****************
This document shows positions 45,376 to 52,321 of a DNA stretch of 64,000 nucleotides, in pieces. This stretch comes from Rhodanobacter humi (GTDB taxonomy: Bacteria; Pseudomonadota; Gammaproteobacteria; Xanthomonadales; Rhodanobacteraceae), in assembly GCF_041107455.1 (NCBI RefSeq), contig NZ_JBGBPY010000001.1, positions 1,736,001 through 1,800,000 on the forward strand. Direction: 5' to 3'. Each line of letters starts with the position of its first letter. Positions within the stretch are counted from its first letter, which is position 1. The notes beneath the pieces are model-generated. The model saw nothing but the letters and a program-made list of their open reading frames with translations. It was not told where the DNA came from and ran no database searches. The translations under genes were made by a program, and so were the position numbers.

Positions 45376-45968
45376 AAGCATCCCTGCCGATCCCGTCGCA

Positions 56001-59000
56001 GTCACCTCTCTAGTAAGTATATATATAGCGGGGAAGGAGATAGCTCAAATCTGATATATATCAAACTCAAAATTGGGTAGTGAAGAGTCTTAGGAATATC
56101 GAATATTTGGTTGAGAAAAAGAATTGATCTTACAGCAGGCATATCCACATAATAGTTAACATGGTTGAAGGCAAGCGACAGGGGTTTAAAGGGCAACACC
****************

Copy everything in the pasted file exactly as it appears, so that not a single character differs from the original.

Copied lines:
This document shows positions 45,376 to 52,321 of a DNA stretch of 64,000 nucleotides, in pieces. This stretch comes from Rhodanobacter humi (GTDB taxonomy: Bacteria; Pseudomonadota; Gammaproteobacteria; Xanthomonadales; Rhodanobacteraceae), in assembly GCF_041107455.1 (NCBI RefSeq), contig NZ_JBGBPY010000001.1, positions 1,736,001 through 1,800,000 on the forward strand. Direction: 5' to 3'. Each line of letters starts with the position of its first letter. Positions within the stretch are counted from its first letter, which is position 1. The notes beneath the pieces are model-generated. The model saw nothing but the letters and a program-made list of their open reading frames with translations. It was not told where the DNA came from and ran no database searches. The translations under genes were made by a program, and so were the position numbers.

Positions 45376-45968
45376 AAGCATCCCTGCCGATCCCGTCGCA

Positions 56001-59000
56001 GTCACCTCTCTAGTAAGTATATATATAGCGGGGAAGGAGATAGCTCAAATCTGATATATATCAAACTCAAAATTGGGTAGTGAAGAGTCTTAGGAATATC
56101 GAATATTTGGTTGAGAAAAAGAATTGATCTTACAGCAGGCATATCCACATAATAGTTAACATGGTTGAAGGCAAGCGACAGGGGTTTAAAGGGCAACACC